Tuesday, September 29, 2015

The posting of the grades

I don't post my kids' grades on Facebook.
I don't respond to people who post their kids' grades on Facebook, although I think I click "like."
Nah, nevermind.  I don't.
But I do like it that kids work hard and get good grades.
The parents who post are proud of their kids, and I don't want to take that away from them.
That's why I blog...to post my misgivings here and not bust all up in someone's parade.

I just think grades are a really sucky measure of anything.
I'm not sure they tell us what we think they tell us.
They might tell us more about a kid's organizational skills than anything about a kid's ability or knowledge.
I don't think they tell us about a kid's motivation.
(I say this as a person with a child who is pretty unmotivated and not really goal-oriented, at least in my opinion.  You wouldn't know this from the grades, though.  The grades would suggest there is much going on in the way of motivation and goal-setting.)

So grades can make it seem like someone who doesn't have to work very hard works hard.
Or they can make it seem like someone who busts their ass doesn't work very hard.
Or they can make someone who is really bright but woefully disorganized look dumb.
Or they can make someone who isn't really bright but just well organized look smart.
Or they can make someone who fell through the cracks look like they don't care when they really do.

My children's grades tell me very little.
I learn more about my kids from reading their writing, from going in the classroom, working with other kids and seeing how they act and what they know.
I learn from listening to my kids read to me.
I learn from seeing how they handle their homework (or not handle their homework).
I learn from what the teachers say juxtaposed with what I see and know about my kid.  The teachers see the "on" version of my kids, for which I'm thankful.  I see the "off" version, so I have to mix these versions together to get a sense of my real child.

I'm never sure what to make when I see all the grade postings.
It just confuses me, mostly.
Like sports.
I don't get the hype.  

Saturday, September 26, 2015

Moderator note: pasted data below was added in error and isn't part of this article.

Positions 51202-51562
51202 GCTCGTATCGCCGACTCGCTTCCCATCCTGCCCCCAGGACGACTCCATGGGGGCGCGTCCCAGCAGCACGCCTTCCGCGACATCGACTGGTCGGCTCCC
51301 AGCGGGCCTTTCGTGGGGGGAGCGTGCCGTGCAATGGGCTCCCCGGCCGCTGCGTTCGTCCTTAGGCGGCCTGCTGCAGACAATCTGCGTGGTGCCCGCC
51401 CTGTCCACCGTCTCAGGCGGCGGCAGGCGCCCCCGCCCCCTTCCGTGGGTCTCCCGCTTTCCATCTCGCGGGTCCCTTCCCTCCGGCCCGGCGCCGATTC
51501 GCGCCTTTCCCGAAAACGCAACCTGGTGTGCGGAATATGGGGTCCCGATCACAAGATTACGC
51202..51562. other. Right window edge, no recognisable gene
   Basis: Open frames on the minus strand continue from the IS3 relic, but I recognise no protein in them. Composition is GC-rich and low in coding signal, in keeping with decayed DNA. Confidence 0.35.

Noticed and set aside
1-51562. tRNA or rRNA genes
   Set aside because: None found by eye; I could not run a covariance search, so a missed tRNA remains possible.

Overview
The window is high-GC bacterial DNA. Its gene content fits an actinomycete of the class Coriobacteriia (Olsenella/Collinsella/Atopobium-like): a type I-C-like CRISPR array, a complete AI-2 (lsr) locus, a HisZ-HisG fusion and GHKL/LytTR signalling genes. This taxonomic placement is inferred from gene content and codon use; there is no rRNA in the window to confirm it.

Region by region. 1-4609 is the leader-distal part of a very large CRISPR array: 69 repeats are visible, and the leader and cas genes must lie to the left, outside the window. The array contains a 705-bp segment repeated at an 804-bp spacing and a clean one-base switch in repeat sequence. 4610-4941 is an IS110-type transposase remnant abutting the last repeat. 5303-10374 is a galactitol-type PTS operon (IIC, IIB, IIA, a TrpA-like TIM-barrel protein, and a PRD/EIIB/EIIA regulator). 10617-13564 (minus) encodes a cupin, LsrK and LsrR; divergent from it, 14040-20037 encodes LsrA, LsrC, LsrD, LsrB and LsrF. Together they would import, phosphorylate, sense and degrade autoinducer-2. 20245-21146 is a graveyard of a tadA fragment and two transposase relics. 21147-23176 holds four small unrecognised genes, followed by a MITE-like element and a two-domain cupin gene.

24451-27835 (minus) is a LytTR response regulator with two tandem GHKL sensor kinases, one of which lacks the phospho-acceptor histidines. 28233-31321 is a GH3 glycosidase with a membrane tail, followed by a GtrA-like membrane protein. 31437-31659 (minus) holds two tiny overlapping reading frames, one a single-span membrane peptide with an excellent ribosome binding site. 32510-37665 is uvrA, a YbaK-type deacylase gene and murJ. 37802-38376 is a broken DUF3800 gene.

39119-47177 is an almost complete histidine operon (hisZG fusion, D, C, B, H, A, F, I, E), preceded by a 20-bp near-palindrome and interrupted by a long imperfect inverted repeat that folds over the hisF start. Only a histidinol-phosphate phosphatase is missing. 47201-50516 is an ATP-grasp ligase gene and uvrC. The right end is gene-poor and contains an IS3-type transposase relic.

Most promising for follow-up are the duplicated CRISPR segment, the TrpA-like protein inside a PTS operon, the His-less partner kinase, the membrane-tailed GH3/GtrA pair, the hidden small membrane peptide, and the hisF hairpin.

The kid who likes to debate and aggravate is 8 (and, yes, he's pretty great)

Dear G,

Today you turn 8 years old.  

As I was looking through photographs of you as a baby and small child, it gave me such happiness to think about how you were then.  How you lurved Lightning McQueen (Keen!) with an intensity that has been rivaled only by your love of sweet treats.  How you mumbled and bumbled your words so that it was difficult for anyone but me to understand you (until you began speech therapy).  How your favorite thing in the world, besides McQueen and playing with Matchbox cars, was snuggling up with me on the couch to watch cartoons.  

As a boy, you are consistently aggravating and mind-blowing.  You are a delightful combination of tenacious and sensitive, eager to argue with me to have your way and the person who will shed a tear in a movie before anyone else in the household.  

One day driving home from occupational therapy, you said, "I don't know what I would do if anything ever happened to M.  I love my family more than anything."  You were worried about how M would navigate the bus ride home without you by his side, and out of your mouth came a sentiment probably more appropriate to a full-grown adult.  

At night, you read to us from Geronimo Stilton books (your favorite series at the moment) and follow it up with funnies from your joke book.  Daddy and I get tickled because you get so tickled reading the jokes.  We love the faces you make when you are surprised or find something unexpectedly funny.  Your eyebrows go up and a twinkle lights up your eyes as they crinkle in the corners.  Your mouth either grins widely or opens into an O, and your hand flies up to cover it, as if you have just heard something you weren't supposed to.